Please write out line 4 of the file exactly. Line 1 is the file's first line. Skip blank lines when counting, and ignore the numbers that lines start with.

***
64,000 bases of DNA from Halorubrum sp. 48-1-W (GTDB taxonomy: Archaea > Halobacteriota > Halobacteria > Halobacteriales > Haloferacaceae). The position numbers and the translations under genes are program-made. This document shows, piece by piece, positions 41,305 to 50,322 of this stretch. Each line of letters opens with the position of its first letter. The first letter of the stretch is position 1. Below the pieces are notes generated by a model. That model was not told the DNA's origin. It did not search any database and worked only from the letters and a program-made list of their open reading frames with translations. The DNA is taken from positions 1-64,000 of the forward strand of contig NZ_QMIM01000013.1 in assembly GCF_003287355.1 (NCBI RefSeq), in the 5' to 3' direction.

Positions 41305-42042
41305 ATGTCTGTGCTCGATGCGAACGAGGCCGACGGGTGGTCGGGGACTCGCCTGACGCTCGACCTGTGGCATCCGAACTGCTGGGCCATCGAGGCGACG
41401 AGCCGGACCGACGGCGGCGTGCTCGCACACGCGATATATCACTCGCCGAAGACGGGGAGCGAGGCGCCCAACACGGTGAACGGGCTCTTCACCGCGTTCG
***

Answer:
41401 AGCCGGACCGACGGCGGCGTGCTCGCACACGCGATATATCACTCGCCGAAGACGGGGAGCGAGGCGCCCAACACGGTGAACGGGCTCTTCACCGCGTTCG